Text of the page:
To tackle this issue, State Senator Michael E. Hastings’ measure House Bill 3817 to combat unlawful and overly broad sharing of juvenile records in Illinois was signed into law today.
 
“This is a step in the right direction. We need to be working toward rehabilitating children caught in our court system to give them a chance to succeed, not crippling them with the mistakes of their past,” Hastings said. “This change will result in an infinite number of positive outcomes for our state’s young people.”  

House Bill 3817 takes a number of precautions to give Illinois’ children a second chance to succeed, such as narrowing the cases when juvenile records for nonviolent crimes may be shared and then expanding penalties for the improper disclosure of records.

These steps will protect privacy and give younger nonviolent offenders a fair chance at reforming their lives and being successful in future endeavors.
 
“We need to help our young people transition to be productive adults,” Hastings said. “Current policies concerning the arrest records of youth are not making our streets any safer and costing the state immeasurable costs.”

The new law also expands the scope and eligibility requirements for expungement. Adolescents can be eligible for automatic expungement if there is not a discovery of delinquency on any offense two years after the case proceedings.

"I believe in second chances and investing in the young people of our state,” Hastings said “ This law will give our youth who make mistakes early in life a chance to succeed.  I think everybody can get behind that.”

House Bill 3817 passed the Senate and House with bipartisan support. The new law goes into effect on January 1, 2018.

Category: Press Releases

March4 RS

TINLEY PARK- One of the biggest challenges returning servicemen and women face is figuring out how military training credits transfer to college credit.  

To tackle this hurdle, State Senator Michael E. Hastings’ measure House Bill 3701, to direct Illinois higher education institutions to establish a policy for awarding academic course credit for military training, was signed into law today.

“Illinois’ veterans have valuable on-site educational experience,” Hastings said. “It’s our duty and honor to ensure returning veterans receive credit for the life and academic skills they learned while serving our nation.”

This imprecise system creates a complicated process as universities and community colleges attempt to translate military experience into college credits. There are a number of reasons for the confusion. The number one reason being the descriptions for military training and college courses do not always match up perfectly.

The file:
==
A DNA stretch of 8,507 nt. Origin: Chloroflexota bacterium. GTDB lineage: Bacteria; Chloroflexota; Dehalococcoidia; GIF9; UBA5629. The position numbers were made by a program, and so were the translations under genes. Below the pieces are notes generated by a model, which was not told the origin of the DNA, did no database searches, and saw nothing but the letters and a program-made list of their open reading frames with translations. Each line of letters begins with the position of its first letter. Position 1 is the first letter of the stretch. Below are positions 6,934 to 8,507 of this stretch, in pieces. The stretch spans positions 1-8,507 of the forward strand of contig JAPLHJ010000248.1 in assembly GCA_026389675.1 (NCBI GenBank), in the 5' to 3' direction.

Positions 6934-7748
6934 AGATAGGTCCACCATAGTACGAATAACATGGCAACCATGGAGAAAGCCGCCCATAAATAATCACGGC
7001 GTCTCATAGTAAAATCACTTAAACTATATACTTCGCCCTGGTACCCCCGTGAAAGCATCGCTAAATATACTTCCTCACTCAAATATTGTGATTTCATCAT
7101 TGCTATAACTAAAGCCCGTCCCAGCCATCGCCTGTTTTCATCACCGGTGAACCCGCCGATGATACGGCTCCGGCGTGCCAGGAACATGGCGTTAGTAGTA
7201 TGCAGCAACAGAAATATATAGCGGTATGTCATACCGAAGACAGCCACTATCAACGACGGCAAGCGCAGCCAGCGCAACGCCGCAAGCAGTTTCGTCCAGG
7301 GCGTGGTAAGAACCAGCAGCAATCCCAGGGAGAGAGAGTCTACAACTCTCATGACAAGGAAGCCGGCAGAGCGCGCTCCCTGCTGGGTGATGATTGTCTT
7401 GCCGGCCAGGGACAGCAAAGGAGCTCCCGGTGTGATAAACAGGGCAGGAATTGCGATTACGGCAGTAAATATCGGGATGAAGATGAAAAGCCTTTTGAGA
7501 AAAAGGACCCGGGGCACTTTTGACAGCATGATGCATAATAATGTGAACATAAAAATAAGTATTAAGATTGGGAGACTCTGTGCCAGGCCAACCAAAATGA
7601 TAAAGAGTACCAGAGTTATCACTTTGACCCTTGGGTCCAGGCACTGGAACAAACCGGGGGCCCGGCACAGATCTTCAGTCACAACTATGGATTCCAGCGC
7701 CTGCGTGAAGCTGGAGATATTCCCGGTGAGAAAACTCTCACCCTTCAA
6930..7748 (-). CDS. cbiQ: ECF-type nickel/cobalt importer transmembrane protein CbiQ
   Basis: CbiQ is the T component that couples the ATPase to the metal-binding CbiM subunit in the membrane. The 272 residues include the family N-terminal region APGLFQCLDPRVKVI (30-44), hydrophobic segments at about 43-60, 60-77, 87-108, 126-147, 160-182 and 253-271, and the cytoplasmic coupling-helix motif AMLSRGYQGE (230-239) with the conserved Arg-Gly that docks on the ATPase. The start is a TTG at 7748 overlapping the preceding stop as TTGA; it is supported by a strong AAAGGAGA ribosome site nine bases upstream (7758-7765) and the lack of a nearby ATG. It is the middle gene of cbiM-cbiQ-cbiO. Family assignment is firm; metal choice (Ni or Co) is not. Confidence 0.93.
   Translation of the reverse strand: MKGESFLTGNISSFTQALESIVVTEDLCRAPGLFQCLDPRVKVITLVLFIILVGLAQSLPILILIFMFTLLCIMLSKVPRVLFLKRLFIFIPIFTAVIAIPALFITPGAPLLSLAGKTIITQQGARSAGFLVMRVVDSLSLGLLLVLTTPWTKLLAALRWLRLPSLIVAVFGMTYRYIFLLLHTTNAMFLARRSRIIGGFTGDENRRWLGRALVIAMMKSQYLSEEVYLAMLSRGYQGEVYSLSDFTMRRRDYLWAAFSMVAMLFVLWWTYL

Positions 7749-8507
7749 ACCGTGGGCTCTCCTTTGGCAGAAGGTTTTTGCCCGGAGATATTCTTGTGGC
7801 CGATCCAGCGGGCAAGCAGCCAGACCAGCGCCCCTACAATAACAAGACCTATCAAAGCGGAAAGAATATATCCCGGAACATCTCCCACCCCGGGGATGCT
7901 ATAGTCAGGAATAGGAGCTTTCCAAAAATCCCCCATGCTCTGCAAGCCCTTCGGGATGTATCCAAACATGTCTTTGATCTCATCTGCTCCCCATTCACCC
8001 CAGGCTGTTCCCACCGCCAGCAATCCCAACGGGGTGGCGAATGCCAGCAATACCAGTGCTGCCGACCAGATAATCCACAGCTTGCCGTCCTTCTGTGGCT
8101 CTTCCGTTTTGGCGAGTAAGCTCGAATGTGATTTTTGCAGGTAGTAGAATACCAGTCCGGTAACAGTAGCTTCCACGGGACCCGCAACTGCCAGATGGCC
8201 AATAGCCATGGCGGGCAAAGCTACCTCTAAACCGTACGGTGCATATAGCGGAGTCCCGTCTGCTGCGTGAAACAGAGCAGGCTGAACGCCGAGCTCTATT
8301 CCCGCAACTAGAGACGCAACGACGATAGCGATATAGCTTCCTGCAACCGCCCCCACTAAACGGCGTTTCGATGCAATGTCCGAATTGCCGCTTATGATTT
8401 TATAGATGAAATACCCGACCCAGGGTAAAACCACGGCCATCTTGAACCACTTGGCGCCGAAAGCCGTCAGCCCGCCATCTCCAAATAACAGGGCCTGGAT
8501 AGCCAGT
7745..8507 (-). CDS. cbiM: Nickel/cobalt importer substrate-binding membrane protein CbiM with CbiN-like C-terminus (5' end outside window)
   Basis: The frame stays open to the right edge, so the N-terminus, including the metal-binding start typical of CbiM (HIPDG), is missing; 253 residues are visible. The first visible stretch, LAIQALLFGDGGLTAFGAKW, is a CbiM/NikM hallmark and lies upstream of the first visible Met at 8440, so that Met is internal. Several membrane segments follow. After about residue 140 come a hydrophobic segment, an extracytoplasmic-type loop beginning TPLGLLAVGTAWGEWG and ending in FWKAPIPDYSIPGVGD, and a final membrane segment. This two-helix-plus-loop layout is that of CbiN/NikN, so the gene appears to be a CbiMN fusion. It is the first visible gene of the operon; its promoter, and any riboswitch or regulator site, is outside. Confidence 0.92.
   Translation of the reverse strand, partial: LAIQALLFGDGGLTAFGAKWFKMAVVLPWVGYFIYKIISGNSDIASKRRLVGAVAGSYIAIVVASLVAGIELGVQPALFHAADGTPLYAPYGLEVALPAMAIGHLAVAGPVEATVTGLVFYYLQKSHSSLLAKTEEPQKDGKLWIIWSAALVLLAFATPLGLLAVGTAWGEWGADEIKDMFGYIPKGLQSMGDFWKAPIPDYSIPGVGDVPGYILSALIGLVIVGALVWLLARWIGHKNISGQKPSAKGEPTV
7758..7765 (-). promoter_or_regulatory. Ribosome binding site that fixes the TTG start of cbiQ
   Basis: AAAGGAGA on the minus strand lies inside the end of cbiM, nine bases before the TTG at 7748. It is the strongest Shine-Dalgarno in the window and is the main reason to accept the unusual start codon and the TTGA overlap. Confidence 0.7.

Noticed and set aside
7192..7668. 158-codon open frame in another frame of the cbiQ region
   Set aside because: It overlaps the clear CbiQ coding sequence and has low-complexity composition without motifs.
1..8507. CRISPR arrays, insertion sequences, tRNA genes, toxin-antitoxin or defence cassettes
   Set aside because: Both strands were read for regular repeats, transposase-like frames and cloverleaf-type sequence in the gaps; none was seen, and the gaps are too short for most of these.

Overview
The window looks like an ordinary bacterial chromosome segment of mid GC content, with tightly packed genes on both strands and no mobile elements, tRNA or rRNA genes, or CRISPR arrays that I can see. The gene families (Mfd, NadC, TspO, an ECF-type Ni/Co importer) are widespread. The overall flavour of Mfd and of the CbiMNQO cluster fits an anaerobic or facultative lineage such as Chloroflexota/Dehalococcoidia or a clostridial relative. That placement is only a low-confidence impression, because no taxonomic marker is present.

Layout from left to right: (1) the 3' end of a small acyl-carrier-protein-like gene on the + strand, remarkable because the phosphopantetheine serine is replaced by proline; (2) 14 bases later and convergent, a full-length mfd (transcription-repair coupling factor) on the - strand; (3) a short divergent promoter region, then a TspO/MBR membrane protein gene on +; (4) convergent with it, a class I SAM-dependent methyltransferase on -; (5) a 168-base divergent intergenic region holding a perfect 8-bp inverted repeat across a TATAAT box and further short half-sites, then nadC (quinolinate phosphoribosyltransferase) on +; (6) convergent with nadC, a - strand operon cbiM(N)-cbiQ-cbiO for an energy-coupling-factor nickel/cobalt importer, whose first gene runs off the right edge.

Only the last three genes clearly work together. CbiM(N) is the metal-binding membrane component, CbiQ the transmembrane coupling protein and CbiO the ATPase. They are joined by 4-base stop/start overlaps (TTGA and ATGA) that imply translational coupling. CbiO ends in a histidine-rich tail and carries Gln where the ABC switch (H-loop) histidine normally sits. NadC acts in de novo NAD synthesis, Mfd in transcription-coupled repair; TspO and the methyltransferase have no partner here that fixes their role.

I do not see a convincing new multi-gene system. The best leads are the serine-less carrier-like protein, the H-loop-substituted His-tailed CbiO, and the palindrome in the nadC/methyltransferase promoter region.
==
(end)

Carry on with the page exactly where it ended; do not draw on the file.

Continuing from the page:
Also, military acronyms on transcripts may also mean different classes or curriculum based on each branch of service.  

Often it becomes a matter of the higher education institutions willingness to research ways to find equivalent civilian academic courses. A standardized system will end confusion and create an easier transition for our military personnel.

According to the U.S. Department of Veterans Affairs, over 773,000 veterans are now using their GI Bill benefits to go to college, spending a collective of $11 billion a year.

“Repeating coursework slows down the graduation process for veterans,” Hastings said. “Here in Illinois we have workforce shortages for registered nurses, EMT’s and other medical specialties. Who is better equipped than our returning servicemen and women to fill these job openings?”

Hastings’ new law will require community colleges and universities to submit their policies for awarding credit to the Board of Higher Education and the Illinois Community College Board for review before June 30, 2018 and before June 30 every other year afterwards.  

“This entire process can be complex and discouraging,” Hastings said. “It’s our duty to create an easy transition for Illinois’ veterans into civilian life, not force them through overcomplicated bureaucracy.”  

House Bill 3701 passed the Senate and House with bipartisan support. This new law goes into effect on January 1, 2018.

Category: Press Releases

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CONTACT SENATOR HASTINGS

Welcome to the official website of Senator Michael E. Hastings. Please fill out our contact form to contact Senator Hastings directly or you may call any of our offices. We look forward to hearing from you.

Springfield Office:
118 Capitol Building
Springfield, IL 62706
(217) 782-9595

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Matteson, IL 60443

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Frankfort, IL 60423